The Universality of Grief

Liked this post? Share with others!

[vc_row][vc_column][vc_column_text]The Universality of Grief

The way I feel

They say there is a reason,

They say that time will heal,

But neither time nor reason,

Will change the way I feel,


No-one knows the heartache,

That lies behind my smile,

No-one knows how many times,

I have broken down and cried,


I want to tell you something,

So there won’t be any doubt,

You’re so wonderful to think of,

But so hard to be without.

~Author Unknown


As a Sociology Instructor at a local State University, I teach a course on the Sociology of Death and Dying in which students and I explore in depth the definition, course and consequences of grief in many forms.  What I aspire to teach, first and foremost, is that grief is a normal human response to change and loss.  That even those moments when we have made the most important and best choice, can and often are also moments of profound grief.  The most critical essence of grief is the experience of adjusting to the transformation of our life circumstances, when we confront a change in the vision of who we are or are becoming. Grief results because of a change in our relationship to something or someone else, whether that change be the death of a loved one, the ending of a marriage or the decision to marry, the decision to parent or not, the experience of unemployment or of taking a new job, a move to a different location, a lost item or opportunity, the experience of aging, a serious illness, or the awakening to self that comes with the decision to choose a life direction or gender identity. These are all moments that can and often do involve aspects of grieving.  As such, these are moments and processes that often involve a range of emotional, psychological, physical and spiritual responses.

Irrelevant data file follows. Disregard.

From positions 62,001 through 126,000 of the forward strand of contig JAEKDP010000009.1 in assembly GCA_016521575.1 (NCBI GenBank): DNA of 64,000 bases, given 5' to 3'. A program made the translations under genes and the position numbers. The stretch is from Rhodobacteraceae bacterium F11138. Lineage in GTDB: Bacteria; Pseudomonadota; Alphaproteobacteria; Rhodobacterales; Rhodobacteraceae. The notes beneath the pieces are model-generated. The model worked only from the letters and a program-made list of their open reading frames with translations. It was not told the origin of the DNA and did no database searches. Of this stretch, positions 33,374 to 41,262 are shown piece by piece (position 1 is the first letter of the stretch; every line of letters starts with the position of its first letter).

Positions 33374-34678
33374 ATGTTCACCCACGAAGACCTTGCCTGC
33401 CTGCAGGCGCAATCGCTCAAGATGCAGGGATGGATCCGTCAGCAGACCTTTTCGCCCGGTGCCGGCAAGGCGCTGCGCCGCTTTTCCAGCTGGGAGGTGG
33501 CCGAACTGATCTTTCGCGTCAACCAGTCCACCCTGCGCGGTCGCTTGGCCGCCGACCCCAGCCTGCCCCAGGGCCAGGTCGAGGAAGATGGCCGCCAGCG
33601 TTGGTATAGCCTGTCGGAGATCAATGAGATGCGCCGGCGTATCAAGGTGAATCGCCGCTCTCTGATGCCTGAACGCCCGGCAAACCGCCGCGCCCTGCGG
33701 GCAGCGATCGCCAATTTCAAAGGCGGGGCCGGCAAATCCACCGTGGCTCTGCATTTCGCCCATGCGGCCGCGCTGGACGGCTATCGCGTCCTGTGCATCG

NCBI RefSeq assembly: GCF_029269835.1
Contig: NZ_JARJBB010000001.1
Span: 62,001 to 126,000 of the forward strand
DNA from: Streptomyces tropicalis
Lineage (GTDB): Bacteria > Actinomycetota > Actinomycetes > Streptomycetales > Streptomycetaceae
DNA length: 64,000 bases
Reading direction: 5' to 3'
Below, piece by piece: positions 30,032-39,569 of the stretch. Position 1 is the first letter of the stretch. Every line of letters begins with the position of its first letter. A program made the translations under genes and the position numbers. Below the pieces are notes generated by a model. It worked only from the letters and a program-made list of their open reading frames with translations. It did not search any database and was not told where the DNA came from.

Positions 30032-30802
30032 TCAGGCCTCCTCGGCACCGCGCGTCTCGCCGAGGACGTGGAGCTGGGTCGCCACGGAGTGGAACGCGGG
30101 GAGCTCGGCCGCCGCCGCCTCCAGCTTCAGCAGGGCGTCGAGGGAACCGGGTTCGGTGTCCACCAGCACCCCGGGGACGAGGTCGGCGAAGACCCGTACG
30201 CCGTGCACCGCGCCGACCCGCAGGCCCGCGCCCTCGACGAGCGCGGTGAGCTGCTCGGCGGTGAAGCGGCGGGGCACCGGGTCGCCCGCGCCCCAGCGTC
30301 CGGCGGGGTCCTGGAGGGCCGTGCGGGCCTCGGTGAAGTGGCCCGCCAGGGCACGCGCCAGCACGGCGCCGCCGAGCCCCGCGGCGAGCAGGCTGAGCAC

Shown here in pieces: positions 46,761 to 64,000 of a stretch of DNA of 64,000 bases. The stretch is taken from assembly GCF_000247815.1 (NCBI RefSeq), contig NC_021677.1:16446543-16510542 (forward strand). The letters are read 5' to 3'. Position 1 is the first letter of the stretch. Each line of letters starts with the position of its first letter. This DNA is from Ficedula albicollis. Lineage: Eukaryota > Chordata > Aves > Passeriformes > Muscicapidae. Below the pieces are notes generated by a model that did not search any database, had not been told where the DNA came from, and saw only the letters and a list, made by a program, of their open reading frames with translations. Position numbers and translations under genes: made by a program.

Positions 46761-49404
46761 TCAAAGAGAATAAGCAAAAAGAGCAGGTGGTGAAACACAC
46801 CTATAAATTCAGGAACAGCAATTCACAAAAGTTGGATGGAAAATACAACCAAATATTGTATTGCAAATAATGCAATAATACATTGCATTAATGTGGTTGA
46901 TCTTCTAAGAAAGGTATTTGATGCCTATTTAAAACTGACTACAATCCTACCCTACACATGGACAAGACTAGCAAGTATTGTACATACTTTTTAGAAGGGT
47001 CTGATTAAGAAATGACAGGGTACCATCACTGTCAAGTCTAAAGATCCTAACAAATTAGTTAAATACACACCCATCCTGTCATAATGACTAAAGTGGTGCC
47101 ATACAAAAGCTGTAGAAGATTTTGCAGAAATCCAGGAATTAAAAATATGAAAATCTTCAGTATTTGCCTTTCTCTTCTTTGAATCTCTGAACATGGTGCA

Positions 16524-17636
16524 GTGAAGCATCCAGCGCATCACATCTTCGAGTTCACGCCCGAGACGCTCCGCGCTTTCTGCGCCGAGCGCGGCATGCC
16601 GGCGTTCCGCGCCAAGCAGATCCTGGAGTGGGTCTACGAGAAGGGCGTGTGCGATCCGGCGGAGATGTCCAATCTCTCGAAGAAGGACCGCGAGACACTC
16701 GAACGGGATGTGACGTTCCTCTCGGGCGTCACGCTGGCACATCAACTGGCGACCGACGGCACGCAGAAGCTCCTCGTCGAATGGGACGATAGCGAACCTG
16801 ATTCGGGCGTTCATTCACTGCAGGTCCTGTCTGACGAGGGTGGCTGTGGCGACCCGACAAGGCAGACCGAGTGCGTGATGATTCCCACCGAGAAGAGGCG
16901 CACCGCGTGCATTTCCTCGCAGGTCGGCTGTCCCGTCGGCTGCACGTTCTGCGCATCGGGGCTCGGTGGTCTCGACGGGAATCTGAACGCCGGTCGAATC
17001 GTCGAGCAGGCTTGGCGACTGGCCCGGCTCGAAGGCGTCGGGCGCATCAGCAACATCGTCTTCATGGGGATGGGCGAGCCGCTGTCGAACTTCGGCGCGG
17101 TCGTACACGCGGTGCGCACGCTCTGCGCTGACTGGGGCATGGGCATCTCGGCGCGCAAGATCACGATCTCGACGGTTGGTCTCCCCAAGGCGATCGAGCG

The paradox for me is that we are almost universally bidden to accept the reality of grief in moments of sudden loss and often in those moments when the loss follows a courageous decision. The sudden and unexpected death of a loved one and the choice to allow death to occur by removing life-sustaining treatment both are occasions that often evoke deep grief. Whether changing jobs, moving to a new home, starting school, getting married, or deciding to end a relationship prompt grieving. Why is it that in most of these moments we are able to comprehend the presence and experience of loss even as we honor future opportunities, and often not, when the issue involves the decision to terminate a pregnancy? Do we really believe that women are not capable of making such major decisions of life and death on their own? Do we believe a false narrative that if a woman decides to terminate a pregnancy she gives up on the right to grieve?

Among the lessons we must continue to learn and embody is that we all have the capacity to deny the reality of pain, fear and grief of others, especially when we are motivated by righteous indignation, validation of the heroic, or moral vindication. We must not let our righteousness blind us or deafen us to the pain and grieving of others. As one spiritual master taught, “Love your neighbor as yourself.”

Sacred Crossroads brings religious voices on social justice to the public square with weekly blog posts on Mondays and a related live webinar on Wednesdays, pre-registration required.[/vc_column_text][/vc_column][/vc_row]

Subscribe to our newsletter

Collect visitor’s submissions and store it directly in your Elementor account, or integrate your favorite marketing & CRM tools.

Do you want to boost your business today?

This is your chance to invite visitors to contact you. Tell them you’ll be happy to answer all their questions as soon as possible.

Stay connected to the movement for reproductive freedom!